New Jersey’s Portal Bridge, a 110-year-old structure long the bane of Northeast Corridor rail travelers, is a step closer to becoming a memory with NJ Transit’s award of a $1.6-billion replacement project contract to a joint venture of Skanska and Traylor Brothers. A joint venture of AECOM and STV will provide construction management services.

Approved unanimously on Oct. 12 by the transit agency’s board of directors, the project, to be called the Portal North Bridge, calls for replacing the problematic swing bridge with a two track, high level, fixed-span structure that will rise 50 ft above the Hackensack River, double the height of the existing bridge. This will allow marine traffic to pass underneath the structure, eliminating the need for periodic swing-bridge openings that frequently interrupted Amtrak and NJ Transit service along the corridor's most heavily trafficked section.

NJ Transit shortlisted four teams in May for what will be its largest-ever construction contract, with Skanksa/Traylor and the Tutor Perini/O&G Joint Venture subsequently invited to submit proposals. The other shortlisted teams were HS Constructors Joint Venture and Kiewit Infrastructure Co.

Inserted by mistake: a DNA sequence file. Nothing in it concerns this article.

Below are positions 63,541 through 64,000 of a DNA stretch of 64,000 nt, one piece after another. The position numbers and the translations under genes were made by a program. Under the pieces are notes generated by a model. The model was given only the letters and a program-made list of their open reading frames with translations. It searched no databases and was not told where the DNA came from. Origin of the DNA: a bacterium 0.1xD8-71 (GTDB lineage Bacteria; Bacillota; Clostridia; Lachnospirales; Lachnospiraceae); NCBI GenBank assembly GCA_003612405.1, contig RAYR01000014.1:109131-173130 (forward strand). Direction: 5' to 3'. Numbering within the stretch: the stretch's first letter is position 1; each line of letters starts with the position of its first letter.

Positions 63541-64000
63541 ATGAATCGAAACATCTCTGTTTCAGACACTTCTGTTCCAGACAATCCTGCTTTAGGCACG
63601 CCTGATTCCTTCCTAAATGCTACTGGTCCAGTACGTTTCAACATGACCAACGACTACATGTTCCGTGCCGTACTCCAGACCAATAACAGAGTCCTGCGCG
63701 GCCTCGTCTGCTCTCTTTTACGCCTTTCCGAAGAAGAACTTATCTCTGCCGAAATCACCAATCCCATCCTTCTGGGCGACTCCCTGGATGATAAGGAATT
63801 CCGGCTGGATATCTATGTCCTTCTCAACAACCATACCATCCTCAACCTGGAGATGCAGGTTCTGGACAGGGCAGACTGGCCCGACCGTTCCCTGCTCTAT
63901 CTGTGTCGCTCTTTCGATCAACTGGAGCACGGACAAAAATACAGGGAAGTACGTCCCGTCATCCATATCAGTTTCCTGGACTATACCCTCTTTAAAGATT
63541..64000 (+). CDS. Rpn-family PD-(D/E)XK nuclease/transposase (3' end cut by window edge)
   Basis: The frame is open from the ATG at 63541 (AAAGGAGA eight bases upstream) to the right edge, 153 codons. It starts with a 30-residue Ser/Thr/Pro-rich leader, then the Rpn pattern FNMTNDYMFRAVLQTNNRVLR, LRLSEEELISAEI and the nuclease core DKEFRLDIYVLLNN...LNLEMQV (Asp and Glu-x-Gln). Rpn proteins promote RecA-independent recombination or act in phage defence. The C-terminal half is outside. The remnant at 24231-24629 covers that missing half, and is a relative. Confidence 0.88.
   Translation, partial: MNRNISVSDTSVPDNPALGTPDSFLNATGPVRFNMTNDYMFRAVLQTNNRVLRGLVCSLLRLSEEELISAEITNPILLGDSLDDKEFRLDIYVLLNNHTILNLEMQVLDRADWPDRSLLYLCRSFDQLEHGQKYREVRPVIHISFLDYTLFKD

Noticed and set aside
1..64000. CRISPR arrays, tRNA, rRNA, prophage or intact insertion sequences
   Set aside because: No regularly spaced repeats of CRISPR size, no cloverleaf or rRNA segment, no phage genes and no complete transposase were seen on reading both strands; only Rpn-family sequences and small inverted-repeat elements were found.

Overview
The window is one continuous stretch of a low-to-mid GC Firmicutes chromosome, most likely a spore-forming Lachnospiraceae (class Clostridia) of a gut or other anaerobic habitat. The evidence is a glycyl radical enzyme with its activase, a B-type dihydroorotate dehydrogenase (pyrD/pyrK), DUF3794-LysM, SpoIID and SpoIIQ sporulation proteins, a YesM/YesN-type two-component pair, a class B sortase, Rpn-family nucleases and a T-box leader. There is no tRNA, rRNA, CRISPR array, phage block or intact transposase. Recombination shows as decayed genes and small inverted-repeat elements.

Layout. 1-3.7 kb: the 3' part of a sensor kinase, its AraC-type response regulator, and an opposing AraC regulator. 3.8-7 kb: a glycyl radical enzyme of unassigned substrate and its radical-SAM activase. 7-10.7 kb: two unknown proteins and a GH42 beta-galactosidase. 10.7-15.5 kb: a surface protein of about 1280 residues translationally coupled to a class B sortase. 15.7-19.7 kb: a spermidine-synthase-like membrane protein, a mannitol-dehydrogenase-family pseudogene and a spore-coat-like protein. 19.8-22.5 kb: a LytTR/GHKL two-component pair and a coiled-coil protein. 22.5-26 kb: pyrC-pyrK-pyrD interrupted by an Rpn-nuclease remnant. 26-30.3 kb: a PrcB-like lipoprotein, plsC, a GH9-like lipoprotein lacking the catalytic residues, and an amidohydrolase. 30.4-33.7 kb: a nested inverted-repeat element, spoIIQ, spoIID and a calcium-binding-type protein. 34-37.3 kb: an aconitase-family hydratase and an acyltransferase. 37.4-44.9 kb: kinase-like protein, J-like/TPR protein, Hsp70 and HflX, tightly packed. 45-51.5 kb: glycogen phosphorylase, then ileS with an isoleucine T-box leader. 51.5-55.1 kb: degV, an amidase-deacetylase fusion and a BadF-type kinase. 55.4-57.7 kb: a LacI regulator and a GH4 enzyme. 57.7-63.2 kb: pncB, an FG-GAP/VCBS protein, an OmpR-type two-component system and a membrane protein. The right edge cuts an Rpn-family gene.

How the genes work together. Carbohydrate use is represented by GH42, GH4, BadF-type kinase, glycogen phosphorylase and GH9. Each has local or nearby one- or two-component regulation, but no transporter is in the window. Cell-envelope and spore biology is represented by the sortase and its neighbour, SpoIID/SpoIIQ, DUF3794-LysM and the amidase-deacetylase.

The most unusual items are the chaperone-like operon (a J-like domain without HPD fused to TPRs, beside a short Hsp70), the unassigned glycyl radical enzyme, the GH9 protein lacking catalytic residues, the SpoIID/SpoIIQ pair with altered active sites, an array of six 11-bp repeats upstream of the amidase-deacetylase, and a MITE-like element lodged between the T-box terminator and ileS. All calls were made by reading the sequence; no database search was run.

Expected to take five and one=half years to complete once construction gets underway in 2022, the Portal North Bridge project includes building retaining walls, deep foundations, concrete piers, structural steel bridge spans, rail systems, demolition of the existing bridge and related incidental works along a 2.44-mile corridor. The first track is set to be open in November 2025, with full completion in 2027.

Funding for the project will come from the NJ Transit, Amtrak and the U.S. Dept. of Transportation, including a $766.5-million Federal Transit Administration grant provided in January. About $811 million will come from New Jersey, $261.5 million from Amtrak and $57.1 million from the Federal Highway Administration.

The Portal North Bridge is considered part of the Gateway Program, which aims to double rail capacity between Newark and New York through the construction of two new Hudson River tunnels and rehabilitation of the existing century-old tubes.

The aging structure had also become increasingly susceptible to maintenance issues in recent years, compromising its reliability and ability to support the region’s growing demand for rail service. Prior to the COVID-19 pandemic, the bridge carried approximately 200,000 passengers a day on more than 450 Amtrak and NJ Transit trains. The new bridge will also support train speeds of up to 90 mph, a significant increase over the current 60 mph speed limit.